Brad Norton would be assigned #17 for his six forgettable games early in the 2006-07 season before trade deadline acquisition Kyle Calder claimed it when his usual #19 was – of course – unavailable. A trend continued, as for both players it was the only time in their careers where they had the number.

Returning to Detroit for the final season of his career that summer, Dallas Drake took on #17 as the #28 he wore in his first go-round with the Red Wings was in use by Brian Rafalski. The #18, #11 and #10 he’d previously worn in his career were also taken, marking yet another time #17 went to a player who had never worn it before and never would again. Drake would close out his career with a Stanley Cup Championship that season.

Number 17 sat dormant for two seasons before being assigned to its current holder, Patrick Eaves, in 2010. Eaves joined the Red Wings after the Boston Bruins (for whom he never played a game) bought out the contract they acquired from the Carolina Hurricanes in return for former Red Wing Aaron Ward. During his stints with the Ottawa Senators and the Hurricanes, Eaves had worn #44 but his arrival in Detroit coincided with Todd Bertuzzi‘s return to the team. Bertuzzi took #44, putting Eaves in need of a new number. Due to the Wings’ glut of forwards, Eaves’ future with the team is currently in doubt. If he doesn’t wear the number again he would be the sixth consecutive player to don #17 in Detroit and nowhere else.

On Tal Pinchevsky’s Breakaway

A couple weeks ago, Justin Bourne of The Backhand Shelf posted his recommendation of Tal Pinchevsky’s new book, Breakaway: From Behind the Iron Curtain to the NHL – The Untold Story of Hockey’s Great Escapes.  Having finished it last weekend, I’m finally getting around to posting my thoughts.

I’ll admit, I was a little underwhelmed, though I think that has to do with having heard parts of the stories before.  Growing up a Red Wings fan in the late 1980s and early 1990s, it’s easy to have already heard (at least parts of ) the defection stories of Sergei Fedorov, Vladimir Konstantinov, or Petr Klima.  The story of how European players were contantly tested and were percieved as too soft for the NHL was the story of the Russian Five era Red Wings.

I would have liked to know more about Konstantinov’s defection, in particular.  How do you go about bribing a doctor to give a cancer diagnosis in a collapsing Soviet Union?  Of course, with Konstantinov unavailable as an interview, that story becomes much harder to tell.

Negatives aside, there were a few things that really stuck with me from each of the stories.

With the early defections – Vaclav Nedomansky, the Stastnys, Klima – it’s amazing just how much the representatives of the North American teams had no idea what they were doing.  It really was a case of just flying over to Europe with a bag of cash and then figuring it all out on the fly.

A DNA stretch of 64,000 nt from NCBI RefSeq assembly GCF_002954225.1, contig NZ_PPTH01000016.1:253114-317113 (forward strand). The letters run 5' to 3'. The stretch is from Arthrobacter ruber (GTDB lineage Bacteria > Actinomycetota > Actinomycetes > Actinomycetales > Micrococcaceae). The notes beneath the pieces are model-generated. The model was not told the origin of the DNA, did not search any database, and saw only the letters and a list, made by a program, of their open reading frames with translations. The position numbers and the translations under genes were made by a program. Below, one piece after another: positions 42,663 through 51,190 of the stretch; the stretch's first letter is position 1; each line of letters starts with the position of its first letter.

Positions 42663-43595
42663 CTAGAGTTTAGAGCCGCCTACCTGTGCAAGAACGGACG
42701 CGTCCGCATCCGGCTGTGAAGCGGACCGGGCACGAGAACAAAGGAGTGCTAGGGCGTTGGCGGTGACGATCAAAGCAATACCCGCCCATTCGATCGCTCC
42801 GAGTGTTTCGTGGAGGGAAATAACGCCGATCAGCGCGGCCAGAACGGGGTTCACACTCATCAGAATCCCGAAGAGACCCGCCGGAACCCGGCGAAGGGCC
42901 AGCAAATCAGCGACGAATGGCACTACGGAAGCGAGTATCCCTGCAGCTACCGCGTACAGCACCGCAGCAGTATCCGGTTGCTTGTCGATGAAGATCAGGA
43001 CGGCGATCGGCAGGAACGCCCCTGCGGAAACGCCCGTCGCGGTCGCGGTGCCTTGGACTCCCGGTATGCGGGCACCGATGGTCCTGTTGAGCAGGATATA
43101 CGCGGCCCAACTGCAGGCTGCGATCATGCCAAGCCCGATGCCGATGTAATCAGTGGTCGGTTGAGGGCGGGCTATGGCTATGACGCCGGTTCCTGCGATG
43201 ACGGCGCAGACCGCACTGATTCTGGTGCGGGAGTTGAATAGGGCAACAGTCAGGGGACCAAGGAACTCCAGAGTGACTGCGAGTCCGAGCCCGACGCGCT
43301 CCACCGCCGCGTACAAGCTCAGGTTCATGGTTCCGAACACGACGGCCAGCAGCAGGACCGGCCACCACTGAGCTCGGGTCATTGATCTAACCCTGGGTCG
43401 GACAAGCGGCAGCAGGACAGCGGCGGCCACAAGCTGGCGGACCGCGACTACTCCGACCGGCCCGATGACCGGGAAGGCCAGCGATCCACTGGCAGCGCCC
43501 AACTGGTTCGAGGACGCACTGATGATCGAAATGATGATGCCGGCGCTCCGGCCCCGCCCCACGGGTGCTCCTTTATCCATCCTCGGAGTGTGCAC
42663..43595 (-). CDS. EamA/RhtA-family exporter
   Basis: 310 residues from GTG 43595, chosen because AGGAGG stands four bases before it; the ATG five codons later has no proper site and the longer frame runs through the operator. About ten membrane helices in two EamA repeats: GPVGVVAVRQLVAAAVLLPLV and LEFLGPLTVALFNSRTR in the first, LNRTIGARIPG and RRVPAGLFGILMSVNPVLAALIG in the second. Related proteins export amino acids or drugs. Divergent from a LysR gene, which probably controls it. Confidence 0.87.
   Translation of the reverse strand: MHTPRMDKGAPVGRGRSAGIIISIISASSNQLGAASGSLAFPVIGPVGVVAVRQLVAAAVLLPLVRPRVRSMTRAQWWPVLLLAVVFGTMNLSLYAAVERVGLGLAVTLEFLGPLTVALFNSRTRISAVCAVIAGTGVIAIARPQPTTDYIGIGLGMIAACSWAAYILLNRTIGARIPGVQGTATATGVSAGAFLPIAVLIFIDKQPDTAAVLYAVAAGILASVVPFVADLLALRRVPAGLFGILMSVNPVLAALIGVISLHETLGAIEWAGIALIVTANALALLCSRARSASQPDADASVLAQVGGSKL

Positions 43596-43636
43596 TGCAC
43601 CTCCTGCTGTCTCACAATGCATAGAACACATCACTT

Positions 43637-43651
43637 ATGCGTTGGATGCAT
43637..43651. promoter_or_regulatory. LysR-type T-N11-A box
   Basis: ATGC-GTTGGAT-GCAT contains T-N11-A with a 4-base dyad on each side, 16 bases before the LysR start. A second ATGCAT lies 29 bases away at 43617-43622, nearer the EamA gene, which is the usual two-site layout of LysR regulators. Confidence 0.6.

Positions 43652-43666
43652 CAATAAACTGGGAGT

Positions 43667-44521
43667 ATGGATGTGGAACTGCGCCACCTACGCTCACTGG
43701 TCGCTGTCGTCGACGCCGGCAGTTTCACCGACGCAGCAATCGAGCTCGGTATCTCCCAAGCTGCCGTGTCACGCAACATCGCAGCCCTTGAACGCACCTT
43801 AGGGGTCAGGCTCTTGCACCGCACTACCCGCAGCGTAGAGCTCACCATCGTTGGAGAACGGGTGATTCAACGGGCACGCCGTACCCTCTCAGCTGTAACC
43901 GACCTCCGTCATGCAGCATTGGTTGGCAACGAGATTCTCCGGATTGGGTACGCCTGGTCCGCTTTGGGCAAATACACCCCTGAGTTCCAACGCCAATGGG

The flip side of that is just remarkable: These players were willing to leave their homes with no plan, just a goal.  With that in mind, it’s not a surprise how often the hold up for a player was finding a way to get his significant other to North America as well.  You can’t just leave everything behind.

It shouldn’t be a shock (though I say that only after having read the stories) that some defectors aren’t willing to talk about their entire experience.  To them, it was something they had to do, not something they want to share.

Also surprising was just how isolated some of the early defectors were once they made it to North America.  Yeah, we heard a lot about Fedorov when he came over, but the thing to remember was that some of his relative success adapting came from what the Red Wings learned when Klima came over.

We’re talking about people who may not have spoken the language, may not have seen a supermarket, may never have had a checkbook or a credit card.  It’s one thing to adapt on the ice, it’s another thing entirely to change your way of life.

It’s incredible what some of these trailblazers were able to accomplish and what it took for them to do it. The NHL we know today would not exist without their efforts.

Red Wings, Maple Leafs Each Add Four to Alumni Showdown Rosters

The Detroit Red Wings and Toronto Maple Leafs announced on Thursday the addition of four players to each of their rosters for the Alumni Showdown at Comerica Park on December 31.

The Red Wings have added Petr Klima, Dallas Drake, Garry Unger and Paul Ysebaert to their alumni roster.

Klima was one of the Red Wings many eastern European draft selections of the 1980s.  He was selected in the fifth round of the 1983 draft and defected from then-Czechoslovakia in 1985.  He played in 293 career games with the Red Wings before being dealt to the Edmonton Oilers in 1989.  After stints in Tampa Bay, Los Angeles, and Pittsburgh, he ended his NHL career with a return to the Red Wings for 13 games in the 1998-99 season.

Drake also started and ended his career with the Red Wings.  Selected by Detroit in the 1989 draft, he made his NHL debut for the 1992-93 season.  Drake was traded to the Winnpeg Jets the following year and moved with the team to Phoenix.  He played six seasons for the St. Louis Blues before returning to the Red Wings to close out his career with a Stanley Cup in 2008.

Like Drake, Unger also played for both the Blues and the Red Wings.  Acquired from the Maple Leafs during his rookie season of 1967-68, Unger would play parts of four season with Detroit before being dealt to St. Louis.  He played nine seasons with the Blues and closed out his career with campaigns for the Los Angeles and Edmonton.